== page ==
The men in the Cessna had departed from Montgomery Field and were navigating under visual flight rules, which did not require the filing of a flight plan. As is common while learning instrument flying, Boswell was wearing a “hood” to limit his field of vision straight ahead to the cockpit panel, much like an oversized sun visor with vertical panels to block peripheral vision. At the time of the collision, the Cessna 172 light aircraft, registration, N7711G was on the missed approach (in visual meteorological conditions) from Lindbergh’s Runway 9, heading east and climbing. The Cessna was in communication with San Diego approach control. The Cessna came up from below the Boeing 727. The PSA plane failed to keep track of the Cessna, or report losing sight of it when it moved into the blind spot. It was a recipe for disaster. The larger plane virtually ran over the smaller plane over San Diego, California, at 9:01am.
Both aircraft crashed into North Park, a San Diego neighborhood. Flight 182hit a house, and impacted the ground just north of the intersection of Dwight and Nile, killing all 135 people aboard the aircraft and seven people on the ground in houses, including two children. The Cessna impacted on Polk Av between 32nd St and Iowa St killing the two on board. Nine others on the ground were injured and 22 homes were destroyed or damaged by the impact and debris. It was Pacific Southwest Airlines’ first fatal accident.
On July 19, 1989, in the skies over Alta, Iowa, United Airlines Flight 232, on which my great aunt, Gladys Cooper was a passenger, began the fateful journey to a catastrophic end. At 3:16pm, the rear engine’s fan disk broke apart due to a previously undetected metallurgical defect located in a critical area of the titanium-alloy. Basically that meant that the fan disk shattered, sending shrapnel through the hydraulic lines of all three independent hydraulic systems on board the aircraft. This horrific event caused the rapid loss of all the hydraulic fluid. The subsequent catastrophic disintegration of the disk had resulted in a spray of debris with energy levels that exceeded the level of protection provided by design features of the hydraulic systems that operate the DC-10’s flight controls. The flight crew lost its ability to operate nearly all of them. In the resulting crash landing, the right wing just tapped the runway, causing the plane to cartwheel and break apart as it went careening down the runway and into a corn field. While my Great Aunt Gladys was killed in the crash, the skill of the pilot and flight crew saved 185 lives, including their own.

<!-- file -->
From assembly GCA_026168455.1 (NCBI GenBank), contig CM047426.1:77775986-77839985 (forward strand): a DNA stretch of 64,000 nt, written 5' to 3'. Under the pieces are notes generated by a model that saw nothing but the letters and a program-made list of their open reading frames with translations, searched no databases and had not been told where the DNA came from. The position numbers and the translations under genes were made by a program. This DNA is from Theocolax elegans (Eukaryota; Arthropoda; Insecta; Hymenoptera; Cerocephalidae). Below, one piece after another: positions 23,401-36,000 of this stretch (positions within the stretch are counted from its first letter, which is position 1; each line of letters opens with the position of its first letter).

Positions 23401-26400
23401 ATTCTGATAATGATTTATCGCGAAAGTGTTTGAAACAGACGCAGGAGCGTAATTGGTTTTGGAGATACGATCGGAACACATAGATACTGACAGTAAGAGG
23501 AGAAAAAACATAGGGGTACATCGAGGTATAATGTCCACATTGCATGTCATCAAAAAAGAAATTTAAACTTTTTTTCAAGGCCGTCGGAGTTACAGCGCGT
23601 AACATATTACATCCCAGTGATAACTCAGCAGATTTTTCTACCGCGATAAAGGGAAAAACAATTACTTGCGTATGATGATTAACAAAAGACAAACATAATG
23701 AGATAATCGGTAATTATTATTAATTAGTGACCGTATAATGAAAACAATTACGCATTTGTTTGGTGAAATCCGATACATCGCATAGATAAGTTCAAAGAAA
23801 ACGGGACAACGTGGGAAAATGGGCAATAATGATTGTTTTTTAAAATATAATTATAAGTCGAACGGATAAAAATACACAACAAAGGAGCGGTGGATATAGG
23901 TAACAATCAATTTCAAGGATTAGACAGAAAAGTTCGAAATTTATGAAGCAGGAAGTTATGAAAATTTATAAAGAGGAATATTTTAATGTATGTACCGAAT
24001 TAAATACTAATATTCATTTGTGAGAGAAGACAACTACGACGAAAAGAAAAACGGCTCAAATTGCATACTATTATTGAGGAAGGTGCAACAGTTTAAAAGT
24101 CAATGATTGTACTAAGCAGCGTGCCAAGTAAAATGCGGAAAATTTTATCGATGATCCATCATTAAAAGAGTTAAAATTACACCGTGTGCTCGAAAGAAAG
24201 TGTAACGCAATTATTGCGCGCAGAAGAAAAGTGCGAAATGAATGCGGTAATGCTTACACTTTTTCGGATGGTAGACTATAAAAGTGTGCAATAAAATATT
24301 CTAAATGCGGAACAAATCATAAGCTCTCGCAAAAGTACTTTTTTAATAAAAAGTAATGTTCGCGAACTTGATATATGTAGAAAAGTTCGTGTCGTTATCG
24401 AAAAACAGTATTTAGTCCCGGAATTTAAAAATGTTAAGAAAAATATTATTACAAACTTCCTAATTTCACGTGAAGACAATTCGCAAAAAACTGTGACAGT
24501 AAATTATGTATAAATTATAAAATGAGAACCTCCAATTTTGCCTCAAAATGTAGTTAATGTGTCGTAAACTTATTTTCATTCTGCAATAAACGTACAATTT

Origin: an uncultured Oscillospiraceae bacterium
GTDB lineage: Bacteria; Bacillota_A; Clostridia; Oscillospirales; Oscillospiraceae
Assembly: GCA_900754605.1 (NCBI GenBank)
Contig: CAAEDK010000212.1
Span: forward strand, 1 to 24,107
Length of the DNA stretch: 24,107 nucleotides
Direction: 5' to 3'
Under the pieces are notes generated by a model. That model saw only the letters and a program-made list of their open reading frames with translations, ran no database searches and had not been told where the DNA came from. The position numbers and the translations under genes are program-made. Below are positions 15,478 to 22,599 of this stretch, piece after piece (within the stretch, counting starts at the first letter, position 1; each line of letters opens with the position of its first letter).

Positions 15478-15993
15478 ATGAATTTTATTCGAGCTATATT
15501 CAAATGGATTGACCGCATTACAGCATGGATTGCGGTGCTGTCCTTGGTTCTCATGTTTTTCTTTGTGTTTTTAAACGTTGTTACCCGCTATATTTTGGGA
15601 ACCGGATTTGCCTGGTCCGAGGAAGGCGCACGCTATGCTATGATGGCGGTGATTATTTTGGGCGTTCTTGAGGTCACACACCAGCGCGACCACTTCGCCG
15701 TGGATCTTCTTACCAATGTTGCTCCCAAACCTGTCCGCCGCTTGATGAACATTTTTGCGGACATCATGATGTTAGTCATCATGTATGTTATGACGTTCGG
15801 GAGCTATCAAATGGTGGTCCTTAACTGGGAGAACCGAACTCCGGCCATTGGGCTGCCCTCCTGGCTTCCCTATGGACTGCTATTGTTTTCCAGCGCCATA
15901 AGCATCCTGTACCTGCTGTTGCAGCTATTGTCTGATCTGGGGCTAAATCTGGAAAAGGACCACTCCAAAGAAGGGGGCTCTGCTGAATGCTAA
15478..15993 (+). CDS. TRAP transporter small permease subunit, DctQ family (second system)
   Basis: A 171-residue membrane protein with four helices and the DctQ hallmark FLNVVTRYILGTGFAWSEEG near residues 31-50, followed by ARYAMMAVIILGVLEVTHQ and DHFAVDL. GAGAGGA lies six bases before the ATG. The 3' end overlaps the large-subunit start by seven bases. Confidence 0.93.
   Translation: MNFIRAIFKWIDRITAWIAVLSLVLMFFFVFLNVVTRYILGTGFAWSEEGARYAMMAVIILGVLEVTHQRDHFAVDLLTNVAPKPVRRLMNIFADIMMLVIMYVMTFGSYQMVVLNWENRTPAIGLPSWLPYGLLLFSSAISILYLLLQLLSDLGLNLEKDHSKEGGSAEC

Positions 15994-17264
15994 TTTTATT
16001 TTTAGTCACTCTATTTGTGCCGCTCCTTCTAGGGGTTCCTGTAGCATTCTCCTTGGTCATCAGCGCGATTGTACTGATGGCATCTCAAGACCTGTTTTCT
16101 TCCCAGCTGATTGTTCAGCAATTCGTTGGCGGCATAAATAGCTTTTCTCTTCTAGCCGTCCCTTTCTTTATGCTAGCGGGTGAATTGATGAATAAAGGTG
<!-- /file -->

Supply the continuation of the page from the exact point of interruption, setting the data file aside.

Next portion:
While listening to an audio book about World War II, and what happens when bombers flew through flak (Fl(ieger)a(bwehr)k(anone)). I knew that on at least one occasion, my dad, Allen Spencer, a Flight Engineer and Top Turret Gunner on a B-17 in World War II, was tasked with the job of cranking down the landing gear for landing. I don’t know what I had been thinking happened to the landing gear, maybe a close bit of flak the bent something in the gear perhaps, but what had not occurred to me was a catastrophic hit of that flak, causing all hydraulics to be lost. Nevertheless, quite likely that is what happened. It was one of the scenarios discussed in the book. As the hydraulics were lost, the red fluid was all over the floor of the aircraft, and the next thing that was required was to crank down the landing gear, because the gear could not be lowered without hydraulic fluid. Somehow, Dad’s precarious position of hanging out in the open bomb bay doors seemed like such a simple solution to the problem, albeit a heroic act, but the loss of hydraulics could have meant death to the crew. Getting the landing gear down was only part of the problem. What about the flaps, brakes, and such. These planes were in a really bad way.